In any relationship there is an exchange of energy. In a student/teacher relationship, for example, the teacher shares information, guidance and heart with his/her students. The teacher’s gift is easy to see. What is more subtle is the student’s reciprocal offering. Because no one is there to spell out the student’s lesson for a teacher, it is the teacher’s job to listen so that he/she can hear the lessons the student is offering back. Often this is simply a matter of giving oneself the time to listen, and being willing to receive the gifts offered. Look deeply at your relationships with friends, colleagues and family. Can you honor what you give to each relationship? Can you identify and accept those gifts that come to you?
People with a strong sense of responsibility to others often tend to diminish their own needs and desires. Can we honor those commitments we’ve made to ourselves in the same way we honor those we’ve made to others? For example, I would never consider not showing up to teach one of my yoga classes. But how many times have I not shown up for my own practice? What makes my practice any less important than anyone else’s? If I do not commit to my own practice, there is no way it will happen. It could be that responsibility is not simply a gift to be offered to others. Responsibility also applies to how we govern our own lives and how we honor our own needs and more important, our dreams.
In metta (lovingkindness) practice, it’s traditional to begin by wishing metta to oneself. This is not an expression of narcissism. It springs from the truth that in order to offer metta to others, we must first cultivate it in ourselves. Giving to oneself allows you to give to others from a state of abundance.
Here are some ideas for being responsible to yourself:
Replenish yourself by practicing simple pranayama—long, slow inhalations and exhalations. Focus on deepening your inhalations, but make sure you don’t create stress by trying too hard. Start with five minutes a day and add a minute or so every few weeks.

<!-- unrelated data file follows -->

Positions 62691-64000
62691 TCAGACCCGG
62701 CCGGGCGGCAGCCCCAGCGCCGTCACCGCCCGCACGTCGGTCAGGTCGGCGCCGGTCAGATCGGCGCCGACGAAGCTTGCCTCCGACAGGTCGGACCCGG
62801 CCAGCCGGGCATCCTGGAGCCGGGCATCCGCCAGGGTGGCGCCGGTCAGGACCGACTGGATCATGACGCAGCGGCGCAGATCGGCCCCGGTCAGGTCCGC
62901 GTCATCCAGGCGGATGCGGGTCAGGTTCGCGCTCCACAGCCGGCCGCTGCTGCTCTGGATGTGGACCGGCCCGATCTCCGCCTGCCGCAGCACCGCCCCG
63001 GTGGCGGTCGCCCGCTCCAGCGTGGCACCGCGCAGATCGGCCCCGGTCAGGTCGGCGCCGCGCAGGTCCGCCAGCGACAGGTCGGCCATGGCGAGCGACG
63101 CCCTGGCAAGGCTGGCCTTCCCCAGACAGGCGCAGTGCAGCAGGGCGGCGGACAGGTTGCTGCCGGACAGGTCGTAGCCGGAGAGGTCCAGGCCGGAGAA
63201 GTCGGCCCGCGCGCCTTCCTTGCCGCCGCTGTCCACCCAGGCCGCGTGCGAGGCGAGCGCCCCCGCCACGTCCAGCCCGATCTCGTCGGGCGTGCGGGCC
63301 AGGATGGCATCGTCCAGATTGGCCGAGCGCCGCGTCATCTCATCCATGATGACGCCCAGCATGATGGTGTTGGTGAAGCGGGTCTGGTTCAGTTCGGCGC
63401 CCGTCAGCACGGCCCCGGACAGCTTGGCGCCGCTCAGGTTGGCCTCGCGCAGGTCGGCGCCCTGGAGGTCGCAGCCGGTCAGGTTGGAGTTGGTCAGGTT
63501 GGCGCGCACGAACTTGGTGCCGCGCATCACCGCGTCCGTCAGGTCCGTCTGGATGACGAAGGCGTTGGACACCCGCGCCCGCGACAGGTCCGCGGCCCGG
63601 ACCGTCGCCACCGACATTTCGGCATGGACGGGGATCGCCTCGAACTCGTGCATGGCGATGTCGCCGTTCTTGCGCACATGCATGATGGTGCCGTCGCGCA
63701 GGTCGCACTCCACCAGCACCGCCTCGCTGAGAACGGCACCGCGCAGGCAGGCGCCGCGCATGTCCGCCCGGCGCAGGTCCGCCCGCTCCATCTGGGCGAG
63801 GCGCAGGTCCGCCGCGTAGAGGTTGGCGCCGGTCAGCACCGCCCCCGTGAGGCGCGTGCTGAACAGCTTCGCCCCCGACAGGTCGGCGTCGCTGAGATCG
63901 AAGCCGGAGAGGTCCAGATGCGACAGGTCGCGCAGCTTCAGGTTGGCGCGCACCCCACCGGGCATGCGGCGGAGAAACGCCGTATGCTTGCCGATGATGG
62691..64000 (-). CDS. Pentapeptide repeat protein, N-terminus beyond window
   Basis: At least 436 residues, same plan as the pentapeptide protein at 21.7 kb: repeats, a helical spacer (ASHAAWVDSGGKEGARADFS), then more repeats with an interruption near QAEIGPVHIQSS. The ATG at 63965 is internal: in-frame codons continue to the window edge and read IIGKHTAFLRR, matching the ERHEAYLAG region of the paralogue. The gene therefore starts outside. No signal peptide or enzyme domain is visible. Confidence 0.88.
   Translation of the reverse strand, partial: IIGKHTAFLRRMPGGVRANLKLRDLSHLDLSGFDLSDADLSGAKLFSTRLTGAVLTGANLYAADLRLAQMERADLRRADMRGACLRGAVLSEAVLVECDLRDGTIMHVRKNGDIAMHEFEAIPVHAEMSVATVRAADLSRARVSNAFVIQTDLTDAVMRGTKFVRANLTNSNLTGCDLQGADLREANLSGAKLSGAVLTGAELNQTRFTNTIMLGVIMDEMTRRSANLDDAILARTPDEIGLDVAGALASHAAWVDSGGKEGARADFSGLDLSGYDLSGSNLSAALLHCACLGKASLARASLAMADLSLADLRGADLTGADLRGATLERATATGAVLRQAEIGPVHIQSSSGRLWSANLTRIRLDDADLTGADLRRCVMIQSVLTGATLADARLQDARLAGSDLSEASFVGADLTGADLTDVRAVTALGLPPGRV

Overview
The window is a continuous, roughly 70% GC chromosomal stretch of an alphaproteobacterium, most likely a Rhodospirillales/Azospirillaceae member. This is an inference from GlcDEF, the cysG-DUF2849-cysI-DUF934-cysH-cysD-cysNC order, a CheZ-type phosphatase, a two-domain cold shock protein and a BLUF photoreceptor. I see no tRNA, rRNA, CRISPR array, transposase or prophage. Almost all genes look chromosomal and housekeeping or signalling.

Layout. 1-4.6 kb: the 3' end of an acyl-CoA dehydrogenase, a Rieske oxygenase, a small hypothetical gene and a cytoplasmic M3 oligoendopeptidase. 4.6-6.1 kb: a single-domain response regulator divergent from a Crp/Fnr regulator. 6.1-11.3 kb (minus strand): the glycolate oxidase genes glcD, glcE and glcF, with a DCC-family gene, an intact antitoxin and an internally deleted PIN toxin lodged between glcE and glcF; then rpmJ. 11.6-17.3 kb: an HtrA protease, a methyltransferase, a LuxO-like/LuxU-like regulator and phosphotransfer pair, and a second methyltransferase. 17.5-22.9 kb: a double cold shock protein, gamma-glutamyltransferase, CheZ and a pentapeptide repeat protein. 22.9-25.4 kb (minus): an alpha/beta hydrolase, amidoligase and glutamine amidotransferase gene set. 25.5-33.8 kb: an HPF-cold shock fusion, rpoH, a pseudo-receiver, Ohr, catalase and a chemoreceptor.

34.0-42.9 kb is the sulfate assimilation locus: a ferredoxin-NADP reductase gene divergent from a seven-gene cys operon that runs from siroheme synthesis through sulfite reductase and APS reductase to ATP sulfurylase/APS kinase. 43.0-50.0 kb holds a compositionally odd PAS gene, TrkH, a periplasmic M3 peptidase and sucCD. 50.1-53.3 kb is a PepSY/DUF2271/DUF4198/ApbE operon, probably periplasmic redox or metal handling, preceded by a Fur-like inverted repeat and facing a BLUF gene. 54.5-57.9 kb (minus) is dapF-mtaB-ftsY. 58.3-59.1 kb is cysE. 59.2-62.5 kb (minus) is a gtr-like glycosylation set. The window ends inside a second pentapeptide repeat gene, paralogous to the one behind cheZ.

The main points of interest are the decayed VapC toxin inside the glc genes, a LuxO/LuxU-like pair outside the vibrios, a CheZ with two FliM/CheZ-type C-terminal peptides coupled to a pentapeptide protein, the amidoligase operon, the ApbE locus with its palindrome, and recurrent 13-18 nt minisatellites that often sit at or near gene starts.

Add Restorative Yoga to your practice. Rest replenishes your energies.
Take on only as much as you can handle gracefully. It can be tempting to take on an exciting new task. When you feel that temptation, consider what you can let go of in order to fit that new responsibility into your life. If there’s nothing you can let go of, please say “no thanks” for now.
Go outside. Spend some time in nature. I know it’s a cliché, but nature has a way of replenishing us. You don’t have to spend all day. Take an hour or two.
Let the world around you nourish you, as you offer your own gifts back. Read a novel, paint, write, take a walk or do nothing, even if it means you have to put off something else for a few hours. It is your responsibility to see that you have the energy to carry you through your daily life. Commit to yourself as you have to others. What you invest in yourself will naturally invigorate all your relationships.
Another article from YogaUOnline and special contributor, Charlotte Bell - Yoga, Mindfulness and the Art of Slowing Down.
This post was originally published on Hugger Mugger Yoga Products’s blog.
Charlotte Bell began practicing yoga in 1982 and began teaching in 1986. She was certified by B.K.S. Iyengar in 1989 following a trip to Pune. In 1986, she began practicing Insight Meditation with her mentors Pujari and Abhilasha Keays. Her asana classes blend mindfulness with physical movement. Charlotte writes a column for Catalyst Magazine and serves as editor for YogaUOnline. She is the author of two books: Mindful Yoga, Mindful Life and Yoga for Meditators, both published by Rodmell Press. She also edits Hugger Mugger Yoga Products¹ blog and is a founding board member for GreenTREE Yoga, a non-profit that brings yoga to underserved populations. A lifelong musician, she plays oboe and English horn in the Salt Lake Symphony and the folk sextet Red Rock Rondo whose 2010 PBS music special won two Emmys.